Can't Stand Losing You: Surviving the Police

dir. Andy Grieve, Lauren Lazin

Caught this film over the last couple nights--free with Prime you know--and it's absolutely positively pretty good. It is indeed the story of The Police, but more primarily it is Andy Summers' particular version of it. Summers actually narrates, going back and forth between his own musical history and the then-somewhat recent Police reunion tour of 2007 and an opening of one of /his photographic exhibitions.

He spends some of that narration time with how he was in The New Animals with Eric Burdon, and he spends some time on Dantalian's Chariot (Flower Power Central!, as Pete Frame so pithily observed), so color me and dozens of fellow prog-rockers disappointed that Andy in this film didn't bother to mention being in The Soft Machine or making two albums with Robert Fucking Fripp.

But hey! There's lots of time spent on Summers' alternate profession of road photographer, and there's plenty of smack talk about Sting, which, let's face it, depends on how you feel about Gordon Sumner. The film sometimes descends into millionaire rock star self-pity, which definitely fuck you, you lucky and talented fuck, but overall, Summers seems candid, pulling no punches regarding the drugs he took or the groupies he slept with or the swollen ego he developed along with his bandmates at the apex of The Police's popularity. Which, good. Summers seems likeable, but his movie doesn't seem constructed to try and get you to like him.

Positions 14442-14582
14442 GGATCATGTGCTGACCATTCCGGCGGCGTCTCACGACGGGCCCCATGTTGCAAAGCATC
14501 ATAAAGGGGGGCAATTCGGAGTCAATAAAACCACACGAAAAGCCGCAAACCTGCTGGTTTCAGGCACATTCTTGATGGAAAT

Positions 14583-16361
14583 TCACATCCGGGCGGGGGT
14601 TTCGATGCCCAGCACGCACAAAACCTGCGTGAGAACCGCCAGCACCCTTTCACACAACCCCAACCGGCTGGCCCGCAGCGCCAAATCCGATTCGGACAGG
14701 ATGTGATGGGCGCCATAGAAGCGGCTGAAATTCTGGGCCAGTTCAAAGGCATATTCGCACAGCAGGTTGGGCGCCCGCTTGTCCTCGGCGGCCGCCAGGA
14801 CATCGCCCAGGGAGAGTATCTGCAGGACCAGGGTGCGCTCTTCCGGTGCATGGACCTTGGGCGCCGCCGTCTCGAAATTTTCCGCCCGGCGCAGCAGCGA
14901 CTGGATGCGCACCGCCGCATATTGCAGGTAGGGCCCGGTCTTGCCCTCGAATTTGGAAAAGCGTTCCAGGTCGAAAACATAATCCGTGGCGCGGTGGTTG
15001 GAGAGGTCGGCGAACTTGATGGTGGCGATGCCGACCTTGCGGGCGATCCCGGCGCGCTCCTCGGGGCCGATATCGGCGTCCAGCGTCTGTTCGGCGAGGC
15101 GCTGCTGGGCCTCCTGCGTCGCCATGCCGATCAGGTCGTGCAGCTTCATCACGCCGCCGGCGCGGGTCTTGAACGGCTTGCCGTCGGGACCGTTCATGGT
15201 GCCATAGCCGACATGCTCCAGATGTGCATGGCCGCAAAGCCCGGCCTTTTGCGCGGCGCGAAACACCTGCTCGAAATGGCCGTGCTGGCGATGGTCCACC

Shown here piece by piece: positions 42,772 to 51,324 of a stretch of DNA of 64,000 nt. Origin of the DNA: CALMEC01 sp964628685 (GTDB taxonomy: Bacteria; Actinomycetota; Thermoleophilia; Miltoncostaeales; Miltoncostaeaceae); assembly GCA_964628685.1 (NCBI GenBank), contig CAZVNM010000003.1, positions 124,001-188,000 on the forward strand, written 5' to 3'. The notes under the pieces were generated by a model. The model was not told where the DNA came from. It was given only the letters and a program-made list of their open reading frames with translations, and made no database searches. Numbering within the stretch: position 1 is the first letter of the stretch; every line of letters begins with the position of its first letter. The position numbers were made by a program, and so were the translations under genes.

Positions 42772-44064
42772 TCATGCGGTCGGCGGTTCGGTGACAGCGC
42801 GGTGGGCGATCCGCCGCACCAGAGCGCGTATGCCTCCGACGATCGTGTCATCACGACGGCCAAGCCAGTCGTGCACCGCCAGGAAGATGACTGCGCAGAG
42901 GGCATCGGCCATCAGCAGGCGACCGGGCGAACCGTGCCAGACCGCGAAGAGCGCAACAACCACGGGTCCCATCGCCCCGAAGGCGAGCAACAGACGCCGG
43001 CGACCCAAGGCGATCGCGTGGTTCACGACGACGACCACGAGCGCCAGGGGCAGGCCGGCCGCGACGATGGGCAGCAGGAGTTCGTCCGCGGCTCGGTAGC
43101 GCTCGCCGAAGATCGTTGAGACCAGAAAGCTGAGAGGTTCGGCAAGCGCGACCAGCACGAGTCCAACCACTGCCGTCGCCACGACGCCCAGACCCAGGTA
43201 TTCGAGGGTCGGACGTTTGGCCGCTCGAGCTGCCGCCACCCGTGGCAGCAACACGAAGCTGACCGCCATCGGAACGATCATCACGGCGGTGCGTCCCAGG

Like I was saying, I could have stood more attention paid to the prog part of Mr. Summers' career and musical mind, and a little more time given to the absolutely distinctive guitar tone he developed with The Police--echoplex FTW-- but this was a good movie, one I willingly came back to after being interrupted in its viewing.

Monday, August 3, 2020

A Rock and Roll Clerihew


John Cale
Sang a Velvety tale
And the irascible fucker
Played rhythm with Maureen Tucker

File under: Practical Poetry

Sunday, June 28, 2020

Comments at Other Sites:
Ad Astra by James Gray

One of the few blogs I visit regularly is Approaching Pavonis Mons by Balloon, the irregularly updated blog named after a Flaming Lips song maintained by the Welsh science fiction writer Alastair Reynolds.

Back in October, he'd posted a review of the recent Brad Pitt vehicle Ad Astra, with particular attention paid to what he felt was the lousy science. Reynolds used to work for the European Space Agency, so he'd know one way or the other.

I'd been keen to see the movie--until I read his review. After having done so, it became more of a back burner thing. But I try to get to my back burner, too, and last night I finally saw Ad Astra. And I liked it quite a bit.

Because I'd never forgotten Reynold's review, I thought I'd go back to his site and comment on his review. Here's that comment:

A bit late but having finally seen it, the only thing I could think of was your excellent science-based review. The first review I read had talked about Applebee's on the moon, and I was like, kewl! But then after reading your review, I dropped the movie down a notch from 'buy when out on DVD', to 'watch when available to stream for free'.